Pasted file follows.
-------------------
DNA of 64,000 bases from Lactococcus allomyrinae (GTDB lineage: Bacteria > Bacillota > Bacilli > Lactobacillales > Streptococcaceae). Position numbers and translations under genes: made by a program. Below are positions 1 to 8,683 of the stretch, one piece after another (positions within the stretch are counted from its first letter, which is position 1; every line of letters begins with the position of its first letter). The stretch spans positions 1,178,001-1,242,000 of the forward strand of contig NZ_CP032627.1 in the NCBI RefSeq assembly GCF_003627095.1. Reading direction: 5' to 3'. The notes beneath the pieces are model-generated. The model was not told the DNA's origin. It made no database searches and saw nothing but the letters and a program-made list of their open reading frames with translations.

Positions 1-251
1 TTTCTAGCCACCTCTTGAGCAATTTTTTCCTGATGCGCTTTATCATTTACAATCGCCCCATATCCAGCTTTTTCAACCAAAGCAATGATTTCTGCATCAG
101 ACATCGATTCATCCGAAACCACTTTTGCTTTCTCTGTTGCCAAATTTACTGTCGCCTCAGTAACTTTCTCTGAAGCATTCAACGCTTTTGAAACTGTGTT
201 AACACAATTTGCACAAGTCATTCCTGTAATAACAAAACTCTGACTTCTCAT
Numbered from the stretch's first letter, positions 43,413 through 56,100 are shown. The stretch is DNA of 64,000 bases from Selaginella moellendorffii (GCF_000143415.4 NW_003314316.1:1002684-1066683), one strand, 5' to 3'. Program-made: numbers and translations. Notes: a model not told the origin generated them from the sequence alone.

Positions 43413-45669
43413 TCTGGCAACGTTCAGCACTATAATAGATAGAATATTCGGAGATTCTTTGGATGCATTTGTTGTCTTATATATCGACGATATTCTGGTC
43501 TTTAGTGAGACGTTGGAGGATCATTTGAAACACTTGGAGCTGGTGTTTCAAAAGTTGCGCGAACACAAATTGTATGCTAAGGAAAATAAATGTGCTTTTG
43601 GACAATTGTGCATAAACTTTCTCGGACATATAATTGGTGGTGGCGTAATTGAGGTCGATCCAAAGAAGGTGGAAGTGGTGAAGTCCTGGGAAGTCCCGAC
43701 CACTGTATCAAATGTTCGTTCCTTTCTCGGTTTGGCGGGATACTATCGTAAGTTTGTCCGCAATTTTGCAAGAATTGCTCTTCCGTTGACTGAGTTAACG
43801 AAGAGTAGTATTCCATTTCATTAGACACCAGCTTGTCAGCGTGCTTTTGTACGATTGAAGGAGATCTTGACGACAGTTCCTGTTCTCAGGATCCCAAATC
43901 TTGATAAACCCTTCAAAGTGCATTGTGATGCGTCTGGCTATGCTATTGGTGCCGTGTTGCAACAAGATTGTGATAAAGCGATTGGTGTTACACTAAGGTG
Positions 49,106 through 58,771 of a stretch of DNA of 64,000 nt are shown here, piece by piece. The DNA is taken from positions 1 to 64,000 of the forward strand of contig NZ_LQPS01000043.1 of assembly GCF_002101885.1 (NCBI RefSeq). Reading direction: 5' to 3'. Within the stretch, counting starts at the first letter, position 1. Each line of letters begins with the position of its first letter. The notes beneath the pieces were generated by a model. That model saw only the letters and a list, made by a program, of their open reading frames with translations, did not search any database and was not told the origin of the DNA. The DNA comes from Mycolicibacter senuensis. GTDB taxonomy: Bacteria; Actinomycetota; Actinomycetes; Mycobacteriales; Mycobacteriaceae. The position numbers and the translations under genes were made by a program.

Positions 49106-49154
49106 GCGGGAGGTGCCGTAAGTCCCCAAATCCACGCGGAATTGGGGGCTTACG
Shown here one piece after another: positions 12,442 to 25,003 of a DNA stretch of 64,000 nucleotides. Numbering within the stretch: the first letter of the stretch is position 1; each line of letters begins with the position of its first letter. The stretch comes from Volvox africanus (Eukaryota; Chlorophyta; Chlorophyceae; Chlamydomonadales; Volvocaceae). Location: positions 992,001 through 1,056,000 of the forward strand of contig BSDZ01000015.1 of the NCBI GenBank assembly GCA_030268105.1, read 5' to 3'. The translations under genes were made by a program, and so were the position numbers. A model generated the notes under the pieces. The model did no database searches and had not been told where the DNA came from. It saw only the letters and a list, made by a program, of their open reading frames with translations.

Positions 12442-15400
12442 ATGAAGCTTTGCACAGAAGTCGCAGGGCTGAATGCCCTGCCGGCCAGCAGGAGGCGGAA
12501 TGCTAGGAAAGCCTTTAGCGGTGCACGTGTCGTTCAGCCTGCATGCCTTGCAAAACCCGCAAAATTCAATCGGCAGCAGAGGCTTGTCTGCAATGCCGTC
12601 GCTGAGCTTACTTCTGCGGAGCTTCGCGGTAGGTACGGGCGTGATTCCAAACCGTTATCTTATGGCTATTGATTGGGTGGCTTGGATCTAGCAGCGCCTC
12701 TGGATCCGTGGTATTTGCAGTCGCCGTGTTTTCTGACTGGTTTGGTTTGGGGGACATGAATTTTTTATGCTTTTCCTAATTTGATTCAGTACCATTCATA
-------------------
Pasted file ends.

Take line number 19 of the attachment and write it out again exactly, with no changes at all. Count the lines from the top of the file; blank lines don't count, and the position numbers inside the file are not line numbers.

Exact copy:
12442 ATGAAGCTTTGCACAGAAGTCGCAGGGCTGAATGCCCTGCCGGCCAGCAGGAGGCGGAA